That old adage also seems to be true
about after-school work. Teens can combine part-time jobs with school success . . . as long as they don’t work too many hours.
One study even suggests that students who work moderate hours—fewer than 20 hours a week—get better grades than students who don’t work at all or students who work more hours.
But teens who work more than 20 hours a week put themselves at risk, according to Laurence Steinberg, a psychology professor at Temple University in Philadelphia. He studied more than 20,000 students and their parents at schools in California and in Wisconsin.
Here are some of the problems that students who work more than 20 hours a week may experience:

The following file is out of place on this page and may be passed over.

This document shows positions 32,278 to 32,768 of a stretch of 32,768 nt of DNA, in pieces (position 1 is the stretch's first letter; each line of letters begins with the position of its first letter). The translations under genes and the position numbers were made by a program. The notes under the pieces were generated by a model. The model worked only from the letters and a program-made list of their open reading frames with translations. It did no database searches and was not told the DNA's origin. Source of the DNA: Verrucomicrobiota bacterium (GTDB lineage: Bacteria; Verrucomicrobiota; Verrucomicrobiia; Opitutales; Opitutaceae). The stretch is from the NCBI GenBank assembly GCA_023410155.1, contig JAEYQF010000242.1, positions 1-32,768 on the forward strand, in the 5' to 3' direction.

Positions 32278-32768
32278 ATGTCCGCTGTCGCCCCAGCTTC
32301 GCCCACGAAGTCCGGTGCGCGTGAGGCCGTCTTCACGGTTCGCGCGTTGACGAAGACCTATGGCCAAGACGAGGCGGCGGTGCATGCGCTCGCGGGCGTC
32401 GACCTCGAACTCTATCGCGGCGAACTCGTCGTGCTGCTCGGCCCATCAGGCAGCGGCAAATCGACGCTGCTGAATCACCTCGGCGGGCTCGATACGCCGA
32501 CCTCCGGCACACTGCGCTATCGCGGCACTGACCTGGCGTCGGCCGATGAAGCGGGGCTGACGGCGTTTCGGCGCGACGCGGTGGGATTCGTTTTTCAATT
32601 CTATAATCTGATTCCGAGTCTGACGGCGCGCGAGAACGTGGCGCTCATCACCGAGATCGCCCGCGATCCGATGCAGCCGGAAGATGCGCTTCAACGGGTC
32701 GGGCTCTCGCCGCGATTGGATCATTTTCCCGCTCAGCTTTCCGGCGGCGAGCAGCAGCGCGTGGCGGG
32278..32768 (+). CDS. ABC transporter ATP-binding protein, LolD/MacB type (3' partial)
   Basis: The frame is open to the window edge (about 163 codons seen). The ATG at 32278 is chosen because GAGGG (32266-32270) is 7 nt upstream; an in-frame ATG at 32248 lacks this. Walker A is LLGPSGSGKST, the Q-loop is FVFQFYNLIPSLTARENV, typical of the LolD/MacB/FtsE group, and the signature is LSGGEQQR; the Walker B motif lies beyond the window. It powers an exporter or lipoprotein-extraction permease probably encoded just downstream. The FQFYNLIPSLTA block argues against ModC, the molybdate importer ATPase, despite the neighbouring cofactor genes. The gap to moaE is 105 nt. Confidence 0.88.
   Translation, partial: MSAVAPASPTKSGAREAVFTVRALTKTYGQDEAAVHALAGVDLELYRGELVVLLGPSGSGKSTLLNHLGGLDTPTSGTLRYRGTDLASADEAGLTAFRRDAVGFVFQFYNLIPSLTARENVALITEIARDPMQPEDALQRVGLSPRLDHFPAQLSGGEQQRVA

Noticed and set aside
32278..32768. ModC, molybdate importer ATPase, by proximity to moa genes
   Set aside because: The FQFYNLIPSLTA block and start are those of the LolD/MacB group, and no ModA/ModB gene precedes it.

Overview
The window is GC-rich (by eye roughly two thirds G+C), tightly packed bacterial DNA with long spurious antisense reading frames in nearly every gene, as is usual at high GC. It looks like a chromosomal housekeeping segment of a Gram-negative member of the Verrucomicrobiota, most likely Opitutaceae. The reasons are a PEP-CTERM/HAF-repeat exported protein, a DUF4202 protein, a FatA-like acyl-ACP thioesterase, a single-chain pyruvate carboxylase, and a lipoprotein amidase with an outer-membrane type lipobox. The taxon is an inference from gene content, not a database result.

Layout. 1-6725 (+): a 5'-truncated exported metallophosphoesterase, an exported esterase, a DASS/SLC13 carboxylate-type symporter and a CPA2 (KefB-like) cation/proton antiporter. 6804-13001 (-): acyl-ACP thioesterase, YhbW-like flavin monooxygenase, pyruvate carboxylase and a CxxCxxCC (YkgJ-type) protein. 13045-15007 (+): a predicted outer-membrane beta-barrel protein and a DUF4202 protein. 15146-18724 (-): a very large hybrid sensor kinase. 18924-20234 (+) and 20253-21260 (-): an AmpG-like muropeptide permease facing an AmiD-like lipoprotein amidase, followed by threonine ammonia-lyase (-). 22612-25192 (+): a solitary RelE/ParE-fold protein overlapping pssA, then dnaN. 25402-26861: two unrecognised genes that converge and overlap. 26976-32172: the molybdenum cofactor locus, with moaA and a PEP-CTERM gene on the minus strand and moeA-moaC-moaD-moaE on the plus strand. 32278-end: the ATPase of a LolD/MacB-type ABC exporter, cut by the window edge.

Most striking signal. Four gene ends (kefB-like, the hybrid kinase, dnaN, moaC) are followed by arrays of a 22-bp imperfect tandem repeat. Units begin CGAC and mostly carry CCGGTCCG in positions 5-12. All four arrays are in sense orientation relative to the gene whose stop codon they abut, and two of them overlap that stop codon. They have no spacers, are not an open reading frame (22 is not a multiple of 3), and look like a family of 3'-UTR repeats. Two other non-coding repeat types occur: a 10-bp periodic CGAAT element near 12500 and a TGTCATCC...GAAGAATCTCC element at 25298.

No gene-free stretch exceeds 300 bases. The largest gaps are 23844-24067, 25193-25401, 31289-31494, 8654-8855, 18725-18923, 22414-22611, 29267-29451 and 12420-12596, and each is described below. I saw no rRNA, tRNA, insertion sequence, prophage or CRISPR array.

• Less time for homework. They often earn lower grades, or keep grades up by taking less challenging courses.
• Less regular attendance. They are also less likely to take part in after-school activities that make them feel like part of their school.
• Lower educational goals. However, researchers don’t know if those students had lower goals to begin with.
• Drug and alcohol use.
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